Original appeared at
We almost lost the world: rolling back the environmental rollbacks
“It is horrifying that we have to fight our own government to save the environment.”
“Only when the last tree has died and the last river has been poisoned and the last fish has been caught will we realize that we can not eat money.”
It felt like a second D-Day last week — D for the hard-earned victory of the better half of Democracy, and decency, and not despondency, destruction, delinquency, despair and division. It was the week we could have lost the world — the Earth, the air, the water and the children, the future essentially. Getting and spending way beyond our means, we have been laying waste to the environment for a while now, but never more than during the past four years. Between an unprecedented election in a country laid low by an unseen microscopic enemy of life and the fateful day when the U.S. left the Paris climate accord, would we ever return to our senses?
Will we regain some ballast, some measure of coherence and sanity? The divisions run through our country like a great rift from the shores of Anchorage all the way to Miami Beach. The country is adrift and politically perhaps irreparably so. But one thing is sure, we could have lost the world that day. The malaise in America runs deep but the environmental abuse and misuse of power cannot be allowed to poison future generations.
What kind of leader would revoke, repeal and repel 100 environmental rules meant to safeguard the health of a country and by extension safeguard this part of the world? What kind of environmental illiteracy would urge, prompt, exhort such madness? Except if one were in total cahoots with only oil and gas. In four brief years, a certain administration was invested in and vested in abrogating everything that supports life. The EPA carried out these famed rollbacks as if the American populace counted for naught, as if future generations were mere abstractions or distractions on a balance sheet. The very words used, “We have fulfilled President Trump’s promises to provide certainty for states, tribes, and local governments, delivering on President Trump’s commitment to return the agency to its core mission: providing cleaner air, water and land to the American people.”
While few rollbacks have been struck down in court, the mere thought that these were even contemplated underscores a pure usurpation of power. They were not implemented for quality of life or life itself but for money and the elite industrial class.
The administration wants to roll back stricter tailpipe emissions and fuel economy and greenhouse standards, and withdraw from Obama-era rules limiting mercury emissions, replace the Clean Power Plan, cancel methane reductions, repeal Clinton-era rules that would limit toxic emissions, revise rules that would safeguard communities from pollution from power plants, weaken rules protecting air pollution in national parks, weaken rules for plants that burn waste coal for electricity, and relax rules to prevent hydrofluorocarbon emissions from air conditioners and refrigerators. It has directed agencies to stop Obama-era calculations of social cost of carbon, withdrawn guidance from agencies to include greenhouse gas emissions in environmental reviews, and revoked an Obama order to cut gas emissions by 40 percent over 10 years. It withdrew a rule preventing pollutants at sewage plants, eliminated Obama-era methane emissions standards for oil and gas facilities, made significant cuts in two major monuments in Utah, lifted Obama’s freeze on new coal leases on public lands, finalized plans to open up Arctic National Wildlife Refuge in Alaska to drilling, approved the Dakota Access pipeline, and rescinded water pollution regulations for fracking on federal and Indian lands. … I could go on.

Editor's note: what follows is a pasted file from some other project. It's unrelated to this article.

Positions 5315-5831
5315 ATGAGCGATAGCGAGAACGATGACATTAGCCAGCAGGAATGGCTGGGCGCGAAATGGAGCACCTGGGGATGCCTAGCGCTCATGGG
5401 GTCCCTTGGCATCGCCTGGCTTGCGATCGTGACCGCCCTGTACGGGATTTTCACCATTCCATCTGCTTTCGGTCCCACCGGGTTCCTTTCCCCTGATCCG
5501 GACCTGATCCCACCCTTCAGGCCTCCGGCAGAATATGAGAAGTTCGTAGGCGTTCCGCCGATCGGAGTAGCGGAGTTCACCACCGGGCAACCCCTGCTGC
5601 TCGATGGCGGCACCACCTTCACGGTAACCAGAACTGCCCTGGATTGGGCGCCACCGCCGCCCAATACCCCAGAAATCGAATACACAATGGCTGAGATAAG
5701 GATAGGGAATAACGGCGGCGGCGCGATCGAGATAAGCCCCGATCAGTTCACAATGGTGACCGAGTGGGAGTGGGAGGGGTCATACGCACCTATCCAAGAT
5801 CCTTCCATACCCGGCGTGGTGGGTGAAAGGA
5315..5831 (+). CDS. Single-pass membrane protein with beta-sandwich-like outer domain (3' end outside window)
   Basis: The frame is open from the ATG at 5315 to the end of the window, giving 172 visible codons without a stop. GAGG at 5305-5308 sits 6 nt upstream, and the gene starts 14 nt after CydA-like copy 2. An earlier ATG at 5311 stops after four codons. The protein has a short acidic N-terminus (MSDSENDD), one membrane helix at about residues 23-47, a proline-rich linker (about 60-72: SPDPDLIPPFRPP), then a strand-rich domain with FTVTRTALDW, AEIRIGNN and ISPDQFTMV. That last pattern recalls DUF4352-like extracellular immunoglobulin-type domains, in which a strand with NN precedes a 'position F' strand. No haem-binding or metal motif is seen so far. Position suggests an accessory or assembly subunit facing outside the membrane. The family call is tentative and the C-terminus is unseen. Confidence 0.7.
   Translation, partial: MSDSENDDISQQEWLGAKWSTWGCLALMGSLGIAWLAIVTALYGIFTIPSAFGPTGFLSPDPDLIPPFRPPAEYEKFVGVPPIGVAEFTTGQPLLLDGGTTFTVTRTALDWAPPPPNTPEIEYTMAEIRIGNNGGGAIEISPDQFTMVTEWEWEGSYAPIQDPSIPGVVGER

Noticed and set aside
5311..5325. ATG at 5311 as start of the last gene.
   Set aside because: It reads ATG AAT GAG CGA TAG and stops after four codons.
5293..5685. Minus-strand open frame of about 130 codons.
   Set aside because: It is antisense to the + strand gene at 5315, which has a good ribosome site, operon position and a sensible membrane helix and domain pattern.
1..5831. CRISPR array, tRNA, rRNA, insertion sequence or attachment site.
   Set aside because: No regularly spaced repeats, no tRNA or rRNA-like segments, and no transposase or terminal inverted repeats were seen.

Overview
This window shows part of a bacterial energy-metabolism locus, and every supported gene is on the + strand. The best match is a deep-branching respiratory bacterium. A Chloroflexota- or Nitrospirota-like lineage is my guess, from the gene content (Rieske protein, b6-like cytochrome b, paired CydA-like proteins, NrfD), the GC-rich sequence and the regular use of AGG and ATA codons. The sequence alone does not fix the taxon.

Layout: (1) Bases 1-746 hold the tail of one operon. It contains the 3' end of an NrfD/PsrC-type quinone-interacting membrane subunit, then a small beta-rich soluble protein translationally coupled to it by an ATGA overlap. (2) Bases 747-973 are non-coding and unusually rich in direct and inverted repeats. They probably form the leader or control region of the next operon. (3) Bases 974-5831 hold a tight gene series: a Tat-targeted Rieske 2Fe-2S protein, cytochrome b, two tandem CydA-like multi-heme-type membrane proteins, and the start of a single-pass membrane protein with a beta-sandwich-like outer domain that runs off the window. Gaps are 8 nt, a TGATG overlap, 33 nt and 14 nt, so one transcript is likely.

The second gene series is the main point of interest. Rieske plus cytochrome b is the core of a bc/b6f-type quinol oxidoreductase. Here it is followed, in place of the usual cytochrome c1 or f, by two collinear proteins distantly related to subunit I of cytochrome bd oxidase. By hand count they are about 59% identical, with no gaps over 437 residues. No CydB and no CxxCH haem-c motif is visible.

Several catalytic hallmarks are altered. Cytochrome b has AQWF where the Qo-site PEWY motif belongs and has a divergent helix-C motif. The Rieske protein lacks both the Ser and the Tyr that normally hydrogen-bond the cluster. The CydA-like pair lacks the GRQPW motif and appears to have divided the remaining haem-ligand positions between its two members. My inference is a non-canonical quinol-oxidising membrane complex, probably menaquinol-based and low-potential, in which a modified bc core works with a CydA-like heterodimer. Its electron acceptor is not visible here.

The last I checked the Gettysburg address was about a “government of the people, by the people, shall not perish from the Earth,” unless woefully neglected and willfully abused beyond recognition. The environmental strategies, or lack thereof, affects teachers, farmers, workers, scientists, immigrants, children and people of every spectrum of the work force. Without environmental oversight, the soil and the influence we wield on environmental policy around the planet, would die. Earth could simply not have endured another four years.
If these changes aren’t rolled back, America will inherit a poisoned land. Trump’s rollbacks won’t simply disappear, miraculously; they will have to be fought for. For America to have pulled out of the Paris climate accord demonstrates a particular brand of deviousness and gangsterism unique to a certain political party of late. We will join the planet again soon and fight for it. If killing nature, ecocide, can be considered a crime, what the past administration has allowed, abetted and encouraged, can be considered among the greatest crimes in U.S. history. There is more than hope with the latest election. We can reverse course. We must and will. There is now renewed conviction, a mandate for what is left of the soul of this country. It is a victory for the planet and not just the U.S. But the rollbacks that could have swept this democracy aside must never be allowed to rear their ugly heads again.
“Will you teach your children what we have taught our children? That the earth is our mother? What befalls the earth befalls all the sons of the earth. This we know: the earth does not belong to man, man belongs to the earth. All things are connected like the blood that unites us all. Man did not weave the web of life, he is merely a strand in it. Whatever he does to the web, he does to himself. One thing we know: our god is also your god. The earth is precious to him and to harm the earth is to heap contempt on its creator.”
“God bless America. Let’s save some of it.”
CCR REPOST from The Hill. Learn more about Cyril Christo and Marie Wilkinson’s work at their website.